Mortgage Options Changing for Declining Markets

In the coming months you will hear a lot about “declining markets”. This is because both Fannie Mae and Freddie Mac along with all major mortgage insurance providers have introduced strict rules regarding such markets.

Staring January 15, all loans going to Fannie Mae will be subject to the decling markets guideline:

“Current home price trends indicate that home values continue to decline in many markets across the country. As a result, and based on our continued monitoring of loan performance, Fannie Mae is reinstating a policy to restrict the maximum loan-to-value (LTV) ratio and combined loan-to-value (CLTV) ratio for properties located within a declining market to five percentage points less than the maximum permitted for the selected mortgage product.”

“The reinstatement of the maximum financing policy and the other changes outlined in this Announcement are necessary in light of current market conditions. These policies are effective for all loans delivered with application dates on or after January 15, 2008.”

What this means to you is that if the appraiser indicates that the property is in a declining market then you may be required to put an additional 5% down. However, be aware that only MyCommunity and Flex loans are severely affected since until now we were able to do such loans upto 100%. Now we can only go upto 5% in a declining market scenario.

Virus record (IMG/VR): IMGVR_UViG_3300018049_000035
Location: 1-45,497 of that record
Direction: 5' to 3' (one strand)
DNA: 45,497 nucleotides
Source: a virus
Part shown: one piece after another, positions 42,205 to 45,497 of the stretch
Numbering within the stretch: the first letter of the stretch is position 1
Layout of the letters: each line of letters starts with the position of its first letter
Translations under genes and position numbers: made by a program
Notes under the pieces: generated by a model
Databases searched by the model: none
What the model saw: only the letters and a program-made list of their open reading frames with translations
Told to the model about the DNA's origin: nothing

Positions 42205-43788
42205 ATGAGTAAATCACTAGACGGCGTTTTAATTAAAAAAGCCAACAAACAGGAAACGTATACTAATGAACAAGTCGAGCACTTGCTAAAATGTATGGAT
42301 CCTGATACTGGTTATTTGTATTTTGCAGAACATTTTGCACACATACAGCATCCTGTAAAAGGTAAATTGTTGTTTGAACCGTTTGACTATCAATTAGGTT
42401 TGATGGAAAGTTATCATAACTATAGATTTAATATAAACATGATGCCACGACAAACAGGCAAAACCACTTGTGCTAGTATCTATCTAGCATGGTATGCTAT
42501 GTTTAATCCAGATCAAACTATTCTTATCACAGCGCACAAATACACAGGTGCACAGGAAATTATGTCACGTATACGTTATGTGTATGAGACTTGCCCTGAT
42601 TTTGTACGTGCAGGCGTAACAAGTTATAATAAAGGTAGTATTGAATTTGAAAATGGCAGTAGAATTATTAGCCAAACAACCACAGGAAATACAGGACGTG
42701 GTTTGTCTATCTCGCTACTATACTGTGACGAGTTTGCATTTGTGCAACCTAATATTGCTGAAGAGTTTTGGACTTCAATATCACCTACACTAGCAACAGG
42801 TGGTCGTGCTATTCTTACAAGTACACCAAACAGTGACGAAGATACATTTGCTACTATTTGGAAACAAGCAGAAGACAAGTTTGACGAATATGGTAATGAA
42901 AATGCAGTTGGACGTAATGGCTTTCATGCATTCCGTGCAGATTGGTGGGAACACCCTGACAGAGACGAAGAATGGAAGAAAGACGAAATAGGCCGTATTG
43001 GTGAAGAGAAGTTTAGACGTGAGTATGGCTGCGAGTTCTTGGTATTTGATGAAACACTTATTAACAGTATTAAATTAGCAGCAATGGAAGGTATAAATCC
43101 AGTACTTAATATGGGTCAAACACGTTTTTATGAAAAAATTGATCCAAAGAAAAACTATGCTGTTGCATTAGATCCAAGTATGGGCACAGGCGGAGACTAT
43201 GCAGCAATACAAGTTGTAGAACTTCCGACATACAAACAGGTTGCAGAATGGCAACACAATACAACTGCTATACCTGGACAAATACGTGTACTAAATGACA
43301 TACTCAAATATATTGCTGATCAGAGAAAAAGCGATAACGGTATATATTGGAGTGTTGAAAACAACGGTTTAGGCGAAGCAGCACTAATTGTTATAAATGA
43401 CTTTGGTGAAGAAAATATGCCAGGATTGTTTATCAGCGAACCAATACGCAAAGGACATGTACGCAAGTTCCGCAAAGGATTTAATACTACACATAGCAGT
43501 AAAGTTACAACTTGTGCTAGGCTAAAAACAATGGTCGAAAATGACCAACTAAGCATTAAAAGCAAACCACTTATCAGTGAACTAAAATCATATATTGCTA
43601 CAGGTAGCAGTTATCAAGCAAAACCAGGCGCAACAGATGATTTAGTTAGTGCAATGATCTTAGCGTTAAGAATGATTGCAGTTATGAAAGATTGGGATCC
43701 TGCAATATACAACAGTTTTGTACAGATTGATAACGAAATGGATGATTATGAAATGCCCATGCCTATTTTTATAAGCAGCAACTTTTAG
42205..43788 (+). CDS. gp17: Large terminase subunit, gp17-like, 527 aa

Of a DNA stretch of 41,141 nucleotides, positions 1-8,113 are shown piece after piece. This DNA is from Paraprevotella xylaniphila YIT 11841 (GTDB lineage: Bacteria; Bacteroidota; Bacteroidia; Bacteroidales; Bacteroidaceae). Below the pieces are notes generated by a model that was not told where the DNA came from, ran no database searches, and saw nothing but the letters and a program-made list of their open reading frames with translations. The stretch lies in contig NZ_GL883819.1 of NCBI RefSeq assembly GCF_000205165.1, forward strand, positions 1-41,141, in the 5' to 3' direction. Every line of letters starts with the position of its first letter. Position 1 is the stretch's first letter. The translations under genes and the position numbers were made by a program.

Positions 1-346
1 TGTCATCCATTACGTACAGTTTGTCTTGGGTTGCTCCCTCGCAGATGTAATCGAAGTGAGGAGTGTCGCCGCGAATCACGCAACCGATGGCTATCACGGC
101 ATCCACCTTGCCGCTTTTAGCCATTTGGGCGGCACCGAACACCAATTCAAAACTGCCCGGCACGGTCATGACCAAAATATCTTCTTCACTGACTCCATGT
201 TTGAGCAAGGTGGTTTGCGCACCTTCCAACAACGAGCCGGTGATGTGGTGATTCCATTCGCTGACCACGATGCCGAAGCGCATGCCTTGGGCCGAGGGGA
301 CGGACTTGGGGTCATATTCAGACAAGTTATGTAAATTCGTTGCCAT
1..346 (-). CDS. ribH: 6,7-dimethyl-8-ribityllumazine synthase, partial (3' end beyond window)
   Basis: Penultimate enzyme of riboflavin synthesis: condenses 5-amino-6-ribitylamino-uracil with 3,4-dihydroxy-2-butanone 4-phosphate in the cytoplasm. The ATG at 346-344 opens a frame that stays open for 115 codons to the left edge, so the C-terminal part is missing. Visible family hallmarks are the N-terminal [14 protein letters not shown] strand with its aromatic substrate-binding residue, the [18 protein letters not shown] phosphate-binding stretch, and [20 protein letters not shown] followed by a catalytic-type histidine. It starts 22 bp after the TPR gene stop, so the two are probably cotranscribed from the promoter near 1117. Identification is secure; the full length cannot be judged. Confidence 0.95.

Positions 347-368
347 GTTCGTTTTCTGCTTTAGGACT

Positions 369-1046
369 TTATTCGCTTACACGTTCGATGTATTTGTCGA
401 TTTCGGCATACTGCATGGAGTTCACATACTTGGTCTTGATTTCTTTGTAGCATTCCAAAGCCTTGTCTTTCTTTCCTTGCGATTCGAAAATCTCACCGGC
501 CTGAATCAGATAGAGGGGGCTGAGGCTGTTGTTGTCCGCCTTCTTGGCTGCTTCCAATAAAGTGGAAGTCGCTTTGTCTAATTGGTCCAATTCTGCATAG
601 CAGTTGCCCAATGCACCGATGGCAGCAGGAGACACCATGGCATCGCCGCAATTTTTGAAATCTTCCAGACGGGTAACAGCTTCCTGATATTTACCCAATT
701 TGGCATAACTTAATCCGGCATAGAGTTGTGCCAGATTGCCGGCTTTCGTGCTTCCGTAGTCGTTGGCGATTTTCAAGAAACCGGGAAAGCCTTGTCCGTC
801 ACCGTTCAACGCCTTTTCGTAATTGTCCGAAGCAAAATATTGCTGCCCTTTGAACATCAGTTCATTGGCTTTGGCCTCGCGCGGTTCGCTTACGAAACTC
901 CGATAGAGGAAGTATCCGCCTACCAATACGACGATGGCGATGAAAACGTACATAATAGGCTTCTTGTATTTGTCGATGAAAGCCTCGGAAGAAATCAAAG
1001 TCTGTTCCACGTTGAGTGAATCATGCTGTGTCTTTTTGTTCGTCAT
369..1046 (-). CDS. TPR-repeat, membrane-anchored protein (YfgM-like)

Does this mean 100% financing is no longer available? Most certainly not. Remember that FHA and VA loans are still around and neither agencies have any immediate plans to change guidelines. This is not to say they don’t care about potential falling values.

In fact both FHA and VA will be asking for detailed explanation in the appraisal on whether or not the property is in a declining market. But they neither program has indicated that they will then force the borrower to put more money down.

I know that most of Maricopa and Pinal county zip codes (Phoenix Metro area) fall with declining markets. While this does not disqualify you from 100% financing, make sure your lender offers FHA as a possibility (and VA if you qualify). With higher lending limits and competitive rates, these are certainly loan options you need to seriously consider.

This site is for informational purposes only. It is not sponsored or in any way affiliated with the government. If you are in need of a mortgage loan, consult with a licensed mortgage professional. All fair housing and equal housing opportunity laws apply when applying for a mortgage or buying a home. Copyright 2012.